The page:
ButtaFlySoul, Nhojj and ManchildBlack
Gay singers with soul & social-conscience
By Robert Urban
Modern musical influences such as world, hip-hop, and digital electronica have radically colored and changed classic "soul" pop singing, sometimes distancing the genre from it's own venerable rhythm & blues roots. In this article I spotlight three gay African-American star vocal sensations who offer new popular song stylings while still retaining a bona fide R&B sound.
Multi-talented, modern renaissance man ButtaFlySoul (a.k.a. Leslie Taylor) is not only a rhythm & blues artist, but also a jazz singer, poet, rapper, actor and director.  I have heard ButtaFlySoul's vocal improvisations live in concert, and can testify he is a modern musical force to be reckoned with. Drawing from both masculine and feminine vocal stylings and colorations, his uncanny unisex singing voice goes everywhere. Butta's bluesy and free form-infused vocal stylings are reminiscent of many of the most gifted singers from pop's golden age of Motown and soul. As with virtuosos such as Patti LaBelle, his voice knows no limitations or inhibitions. ButtaFlySoul's singing can take the lid off. In performance, he exudes a magnanimous stage presence, a joyful indulgence in his almost operatic bluesy vocal gymnastics, topping off each phrase with a grand smile and welcoming gesture that both embraces and wins over a crowd.
A native of Chicago, Illinois who now makes his home in New York City, ButtaflySoul began singing at the age of six with local community choirs. Though his heart began in gospel music, he easily made the transition into R&B and Jazz. Not limited to music, Buttaflysoul's vocal and improvisational talents pour over and blend into the worlds of poetry, spoken word, hip-hop, and theater. With his particularly melodic gifts, he continues to be a sought after and respected vocalist. Most recently, he can be heard on the new CD called Troubled Man by hip-hop poet-rapper Baron.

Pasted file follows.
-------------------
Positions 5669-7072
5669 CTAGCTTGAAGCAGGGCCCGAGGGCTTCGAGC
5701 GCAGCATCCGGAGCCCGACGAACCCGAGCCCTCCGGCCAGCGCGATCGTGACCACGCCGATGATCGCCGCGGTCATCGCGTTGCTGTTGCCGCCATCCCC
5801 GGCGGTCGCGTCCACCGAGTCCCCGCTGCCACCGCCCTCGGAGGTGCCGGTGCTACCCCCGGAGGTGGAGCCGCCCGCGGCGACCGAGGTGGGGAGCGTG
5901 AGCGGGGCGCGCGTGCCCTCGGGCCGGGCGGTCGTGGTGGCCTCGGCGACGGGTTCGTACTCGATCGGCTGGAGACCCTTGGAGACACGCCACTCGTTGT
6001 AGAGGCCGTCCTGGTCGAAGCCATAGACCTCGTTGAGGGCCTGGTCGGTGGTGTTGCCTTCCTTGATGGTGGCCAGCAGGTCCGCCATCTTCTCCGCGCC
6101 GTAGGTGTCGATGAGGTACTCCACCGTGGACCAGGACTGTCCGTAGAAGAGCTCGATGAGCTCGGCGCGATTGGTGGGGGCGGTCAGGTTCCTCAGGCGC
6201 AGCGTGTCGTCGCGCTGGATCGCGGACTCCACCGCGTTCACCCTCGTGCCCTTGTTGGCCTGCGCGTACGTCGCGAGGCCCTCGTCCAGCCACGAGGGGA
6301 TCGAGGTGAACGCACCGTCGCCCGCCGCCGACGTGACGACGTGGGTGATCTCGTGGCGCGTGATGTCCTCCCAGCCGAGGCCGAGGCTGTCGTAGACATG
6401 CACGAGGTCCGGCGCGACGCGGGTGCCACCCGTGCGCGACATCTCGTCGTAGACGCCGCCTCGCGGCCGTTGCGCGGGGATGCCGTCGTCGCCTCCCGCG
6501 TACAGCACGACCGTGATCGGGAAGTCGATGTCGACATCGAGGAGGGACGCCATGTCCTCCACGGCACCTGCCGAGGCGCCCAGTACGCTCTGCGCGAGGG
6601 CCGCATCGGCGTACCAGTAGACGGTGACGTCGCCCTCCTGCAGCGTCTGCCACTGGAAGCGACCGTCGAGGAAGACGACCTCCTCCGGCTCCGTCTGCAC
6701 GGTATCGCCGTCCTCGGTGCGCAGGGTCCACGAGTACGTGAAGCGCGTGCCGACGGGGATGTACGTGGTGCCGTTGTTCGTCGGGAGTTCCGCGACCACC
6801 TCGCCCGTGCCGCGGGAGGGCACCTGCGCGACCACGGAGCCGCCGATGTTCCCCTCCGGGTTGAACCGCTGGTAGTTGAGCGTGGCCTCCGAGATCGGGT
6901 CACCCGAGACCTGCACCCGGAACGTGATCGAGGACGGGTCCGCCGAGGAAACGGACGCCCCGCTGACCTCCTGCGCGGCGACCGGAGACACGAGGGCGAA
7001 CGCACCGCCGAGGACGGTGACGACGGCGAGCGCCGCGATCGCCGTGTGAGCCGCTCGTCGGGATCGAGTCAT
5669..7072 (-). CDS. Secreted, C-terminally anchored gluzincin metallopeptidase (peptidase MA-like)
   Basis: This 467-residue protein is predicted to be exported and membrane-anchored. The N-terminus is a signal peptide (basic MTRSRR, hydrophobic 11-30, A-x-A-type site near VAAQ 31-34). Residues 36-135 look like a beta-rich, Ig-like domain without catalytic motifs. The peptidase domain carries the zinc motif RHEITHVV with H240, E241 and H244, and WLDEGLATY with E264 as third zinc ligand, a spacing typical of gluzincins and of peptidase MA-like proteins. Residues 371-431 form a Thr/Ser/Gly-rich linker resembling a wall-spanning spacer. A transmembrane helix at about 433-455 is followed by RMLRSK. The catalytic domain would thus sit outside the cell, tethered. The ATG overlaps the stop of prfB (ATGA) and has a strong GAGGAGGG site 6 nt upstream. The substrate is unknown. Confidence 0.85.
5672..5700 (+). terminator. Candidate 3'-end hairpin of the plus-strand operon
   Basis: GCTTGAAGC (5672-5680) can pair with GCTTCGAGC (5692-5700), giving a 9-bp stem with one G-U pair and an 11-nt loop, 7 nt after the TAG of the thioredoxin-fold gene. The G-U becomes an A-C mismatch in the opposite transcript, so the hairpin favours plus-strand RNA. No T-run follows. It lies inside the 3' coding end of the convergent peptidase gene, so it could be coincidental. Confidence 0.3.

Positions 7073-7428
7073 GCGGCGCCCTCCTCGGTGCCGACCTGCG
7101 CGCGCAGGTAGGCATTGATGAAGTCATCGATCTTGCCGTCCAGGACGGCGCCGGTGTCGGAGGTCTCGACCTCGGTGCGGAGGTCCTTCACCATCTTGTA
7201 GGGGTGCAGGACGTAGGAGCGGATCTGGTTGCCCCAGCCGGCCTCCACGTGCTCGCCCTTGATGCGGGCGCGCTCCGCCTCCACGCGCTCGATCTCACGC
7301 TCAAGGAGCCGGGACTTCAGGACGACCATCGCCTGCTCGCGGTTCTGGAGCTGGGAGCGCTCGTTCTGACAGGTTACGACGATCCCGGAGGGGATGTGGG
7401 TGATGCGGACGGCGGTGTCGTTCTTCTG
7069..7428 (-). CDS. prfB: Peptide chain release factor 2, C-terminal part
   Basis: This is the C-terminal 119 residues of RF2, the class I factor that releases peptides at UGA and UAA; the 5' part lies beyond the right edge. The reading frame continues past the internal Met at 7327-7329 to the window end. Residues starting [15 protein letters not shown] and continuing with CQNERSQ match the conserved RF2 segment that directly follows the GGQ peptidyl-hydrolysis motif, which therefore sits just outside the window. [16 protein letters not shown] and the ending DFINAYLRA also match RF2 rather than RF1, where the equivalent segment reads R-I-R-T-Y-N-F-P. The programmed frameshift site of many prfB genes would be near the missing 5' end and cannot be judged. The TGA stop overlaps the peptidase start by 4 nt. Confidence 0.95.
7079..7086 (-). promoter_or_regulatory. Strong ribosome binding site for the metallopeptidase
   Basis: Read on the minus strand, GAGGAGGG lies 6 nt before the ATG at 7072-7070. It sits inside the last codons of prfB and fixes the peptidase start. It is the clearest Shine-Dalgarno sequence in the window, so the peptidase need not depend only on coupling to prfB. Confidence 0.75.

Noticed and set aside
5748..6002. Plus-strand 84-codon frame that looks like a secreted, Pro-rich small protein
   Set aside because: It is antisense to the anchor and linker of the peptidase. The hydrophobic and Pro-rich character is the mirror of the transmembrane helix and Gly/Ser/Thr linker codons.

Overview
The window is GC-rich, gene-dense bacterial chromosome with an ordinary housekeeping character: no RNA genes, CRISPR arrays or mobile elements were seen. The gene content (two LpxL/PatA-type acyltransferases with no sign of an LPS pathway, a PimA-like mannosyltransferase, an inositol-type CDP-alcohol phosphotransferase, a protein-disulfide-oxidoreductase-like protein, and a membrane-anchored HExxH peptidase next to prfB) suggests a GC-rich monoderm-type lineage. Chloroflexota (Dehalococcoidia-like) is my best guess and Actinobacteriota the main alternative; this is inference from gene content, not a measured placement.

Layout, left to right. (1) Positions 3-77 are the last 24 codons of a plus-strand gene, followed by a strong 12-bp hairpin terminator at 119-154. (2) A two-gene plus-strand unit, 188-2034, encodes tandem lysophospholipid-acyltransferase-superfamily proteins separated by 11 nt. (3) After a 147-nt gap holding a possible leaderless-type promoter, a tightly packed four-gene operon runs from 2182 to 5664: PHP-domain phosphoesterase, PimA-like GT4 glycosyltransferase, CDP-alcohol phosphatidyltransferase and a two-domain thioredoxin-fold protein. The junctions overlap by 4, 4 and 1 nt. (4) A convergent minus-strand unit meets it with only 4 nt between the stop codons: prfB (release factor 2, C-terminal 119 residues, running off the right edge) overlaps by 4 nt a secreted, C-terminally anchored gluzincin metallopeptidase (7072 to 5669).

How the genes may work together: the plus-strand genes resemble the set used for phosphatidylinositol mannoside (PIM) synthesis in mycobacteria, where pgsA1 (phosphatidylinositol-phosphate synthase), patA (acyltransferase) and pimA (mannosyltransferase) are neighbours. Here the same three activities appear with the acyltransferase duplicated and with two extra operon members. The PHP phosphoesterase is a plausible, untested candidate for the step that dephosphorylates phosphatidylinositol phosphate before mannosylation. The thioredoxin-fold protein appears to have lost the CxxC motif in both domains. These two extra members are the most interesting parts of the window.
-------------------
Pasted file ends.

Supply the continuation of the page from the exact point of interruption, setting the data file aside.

Butta's spoken word artistry has also won him the Nuyorican 2003 Glam Slam Championship as well as the opportunity to open for Motown recording artist Donnie. He is currently one of the contributing writers for the Signifying Harlem Literary Journal and featured poet for the Nubian Heritage on-line magazine. He prides himself on having the distinction of being one of the esteemed members of the Peabody Award winning Russell Simmons' Def Poetry Jam family.
He has co-hosted The Spit Fire Radio Show on WBAI 99.5 FM and is currently the host of FLOW - a hip-hop and poetry showcase for the alternative artist. Recently, he hosted the 2004 Poetry Slam at this year's DC Black Pride.
Butta is the newest member of Deep Dickollective (DDC) a GLBT hip hop group based out Oakland, CA.  Together they tour colleges and hip hop venues a like sharing their brand of "in-your face" hip hop lyrics.  Butta has also been a feature performer at Peace Out East in New York, and Peace Out West in Oakland.